JASMINE takes a sip of water.

JASMINE: My colleague has clearly stated the legal and sociological reason’s Dogma can’t be banned, so instead, if you will indulge me – and I hope you will since the opposition didn’t seem to give an argument but a list – I’d like to tell a story by way of illustration.

TOM sits down in his chair and gets comfortable.

JASMINE: You see this isn’t a new motion. Not too long ago, another film was banned throughout the country for very similar reasons. It was 1979, and the film was ‘Monty Python’s Life of Brian’.

CAPTION: ‘1979’.


This is a time before the multiplex. The cinema is a large building on the corner of a road with a box office that is actually a box and a foyer with a big log fire. A fire which isn’t benefiting the crowd of people outside. The protest has been well attended with assorted people in big thick coats freezing to death. Some even have plackards with phrases like ‘Ban BRIAN’ and ‘For the faith’ printed on. A long queue of people are lining up against the wall of the cinema looking at ‘Coming Attractions’ boards and the sign over the door “Now Showing: The Python Film”.

AMY (V.O.): I was always amazed at how many people would turn up to these kinds of protests. But I suppose it was the decade for it.

AMY is standing handing out leaflets to cinema goers as they join the line. She much younger than previously, with long flowing hair and a warm looking leather biker clothes and boots. She is chatting to a friend as he hands her pile of leaflets, a young, shorter man in a blazer and role neck jumper.

MARK: Do you like the leaflet? I mean - I hope I got - my – our – point of view across.

AMY (V.O.): MARK was a good friend. Whenever I had a problem, if I was doubting my faith, he’d always listen, and put me back on the right track.

As she straightens the leaflets out, she doesn’t notice MARK wishing she was kissing him right then.

MARK: Would you like a coffee?

AMY: Black.

MARK heads of to get his thermos. As AMY offers the leaflets to passers-by, she looks up and down the line for the film. Its date night, so there are couples cuddling, couples reading newspapers or magazines and couples tucking into crisps. Some are looking at protest grimly. One man, somehow seperated from the rest is scribbling away at a notepad. He’s in a long grey overcoat and extra long scarf. She knows him. Realising she is staring, she looks away and goes to get some more leaflets from MARK.

The man in the queue realises she was looking at him and looks back, impressed by what he sees. He looks up and down the line and turns to the couple behind.

MAN: Do you mind holding my place?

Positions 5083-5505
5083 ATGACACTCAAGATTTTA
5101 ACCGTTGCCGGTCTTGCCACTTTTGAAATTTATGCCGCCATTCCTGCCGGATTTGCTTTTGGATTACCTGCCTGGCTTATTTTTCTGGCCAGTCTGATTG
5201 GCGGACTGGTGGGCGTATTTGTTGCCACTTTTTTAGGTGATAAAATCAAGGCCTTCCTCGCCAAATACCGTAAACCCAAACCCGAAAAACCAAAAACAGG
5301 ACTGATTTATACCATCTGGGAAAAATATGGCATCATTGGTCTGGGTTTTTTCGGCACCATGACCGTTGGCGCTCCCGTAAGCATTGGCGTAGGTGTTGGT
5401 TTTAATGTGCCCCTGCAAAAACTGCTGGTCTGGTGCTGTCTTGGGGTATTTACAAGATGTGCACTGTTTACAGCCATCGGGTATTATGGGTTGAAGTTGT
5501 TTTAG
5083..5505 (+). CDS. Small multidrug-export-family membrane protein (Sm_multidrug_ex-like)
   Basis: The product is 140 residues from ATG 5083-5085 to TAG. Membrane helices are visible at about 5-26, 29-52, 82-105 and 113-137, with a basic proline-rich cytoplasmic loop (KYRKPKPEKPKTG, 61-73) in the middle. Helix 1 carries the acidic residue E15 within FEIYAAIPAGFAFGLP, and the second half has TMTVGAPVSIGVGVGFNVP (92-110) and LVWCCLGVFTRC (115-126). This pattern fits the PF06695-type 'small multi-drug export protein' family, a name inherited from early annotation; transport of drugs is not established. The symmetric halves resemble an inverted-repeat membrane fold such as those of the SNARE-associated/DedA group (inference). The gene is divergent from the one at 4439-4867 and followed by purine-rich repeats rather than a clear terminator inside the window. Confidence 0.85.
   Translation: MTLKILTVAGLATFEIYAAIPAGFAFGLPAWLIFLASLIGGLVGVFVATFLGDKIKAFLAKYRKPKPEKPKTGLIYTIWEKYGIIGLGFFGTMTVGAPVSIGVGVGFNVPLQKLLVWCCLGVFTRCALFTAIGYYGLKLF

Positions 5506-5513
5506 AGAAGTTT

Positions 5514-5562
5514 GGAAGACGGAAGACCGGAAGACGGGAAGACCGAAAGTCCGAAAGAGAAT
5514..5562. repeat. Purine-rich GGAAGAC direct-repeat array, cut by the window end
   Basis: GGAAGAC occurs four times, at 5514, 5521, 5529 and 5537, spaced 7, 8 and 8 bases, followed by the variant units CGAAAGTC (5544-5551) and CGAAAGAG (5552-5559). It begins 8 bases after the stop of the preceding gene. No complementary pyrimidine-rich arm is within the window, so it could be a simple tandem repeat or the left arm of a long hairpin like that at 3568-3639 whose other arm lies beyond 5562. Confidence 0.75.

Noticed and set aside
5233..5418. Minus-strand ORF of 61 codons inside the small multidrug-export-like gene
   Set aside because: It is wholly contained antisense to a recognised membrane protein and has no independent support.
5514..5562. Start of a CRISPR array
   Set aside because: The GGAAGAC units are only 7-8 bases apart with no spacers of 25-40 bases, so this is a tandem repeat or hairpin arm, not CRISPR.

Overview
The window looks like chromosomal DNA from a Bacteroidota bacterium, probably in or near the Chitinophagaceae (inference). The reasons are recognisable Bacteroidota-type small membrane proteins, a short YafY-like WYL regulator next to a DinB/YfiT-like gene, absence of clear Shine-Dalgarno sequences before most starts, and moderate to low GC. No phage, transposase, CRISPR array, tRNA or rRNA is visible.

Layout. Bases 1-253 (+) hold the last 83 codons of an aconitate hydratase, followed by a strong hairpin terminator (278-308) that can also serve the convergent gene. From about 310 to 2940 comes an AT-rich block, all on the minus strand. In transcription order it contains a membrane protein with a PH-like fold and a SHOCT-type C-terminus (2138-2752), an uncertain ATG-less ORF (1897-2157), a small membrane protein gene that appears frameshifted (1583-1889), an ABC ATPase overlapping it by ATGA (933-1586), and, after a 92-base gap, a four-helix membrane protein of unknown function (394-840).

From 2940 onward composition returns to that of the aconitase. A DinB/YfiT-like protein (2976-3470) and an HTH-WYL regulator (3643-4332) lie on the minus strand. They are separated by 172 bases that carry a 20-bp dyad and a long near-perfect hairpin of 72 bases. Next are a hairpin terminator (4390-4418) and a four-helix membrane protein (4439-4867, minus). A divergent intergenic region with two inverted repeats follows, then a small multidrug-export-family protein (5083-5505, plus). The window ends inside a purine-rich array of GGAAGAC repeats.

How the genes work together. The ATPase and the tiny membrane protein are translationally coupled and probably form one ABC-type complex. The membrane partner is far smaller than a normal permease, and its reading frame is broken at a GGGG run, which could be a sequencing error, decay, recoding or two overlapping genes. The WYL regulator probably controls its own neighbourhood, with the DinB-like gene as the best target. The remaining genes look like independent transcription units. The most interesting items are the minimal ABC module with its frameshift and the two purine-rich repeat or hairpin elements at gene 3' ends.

The couple nod uncertainly, and the man smiles. He approaches AMY. She has her back to him (still passing leaflets) and doesn’t seem to notice him. He looks down at his shoes slightly in embarrassment, then softly taps her on the shoulder. She turns startled.

MAN: Hello. You’re in one of my joint classes.

AMY looks slightly embarrassed as one part of her life clashes into another.

AMY: Yes. Erm . . . NATHAN? Greek Philosphy, I think. How are you?

NATHAN: I’m all right, I think.

He motions his body towards the cinema.

AMY: (incredulously) You’re going to see it.

NATHAN: I’m going to see it again, actually.

AMY: Didn’t the blasphemy work its evil the first time around?

NATHAN: Blasphemy? (he steps closer so that he can whisper) Haven’t you heard – it isn’t blasphemous.


The man looks around implying that everyone just saw her outburst.

NATHAN: Which scene.

AMY: Well I can’t tell you that.


It’s now AMY’s turn to look around.

NATHAN: How can you protest against something you haven’t seen?

AMY: I didn’t want them to have any of my money.

NATHAN: Then they’d better have some more of mine.

AMY: Are you actually inviting me to see this thing?!?

NATHAN: Call it spying behind enemy lines.

AMY smiles.

AMY: Well, if you put it that way. And you’re paying?

NATHAN: I believe that was the offer.

By now, MARK is trying to carefully carry two cups of coffee to AMY. She arrives smiling almost pushing him over.

AMY: My coffee?

She takes the coffee and begins to swig down the lukewarm liquid.

MARK: Where are you going?

AMY comes up for air.

AMY: I’m going to be gone a couple of hours. I’ve got some research to do.

MARK: That person you were talking to.

AMY: NATHAN’s going to take me to see the film.

MARK is disapproving.

AMY: Well someone in the campaign has to see the thing. It can only help us to be more effective.

MARK still doesn’t agree, but nods. AMY reaches up and kisses him on the cheek.

AMY: Thanks. I’ll see you in a couple of hours.

She runs off, leaving MARK to watch after her with a look of horror and love.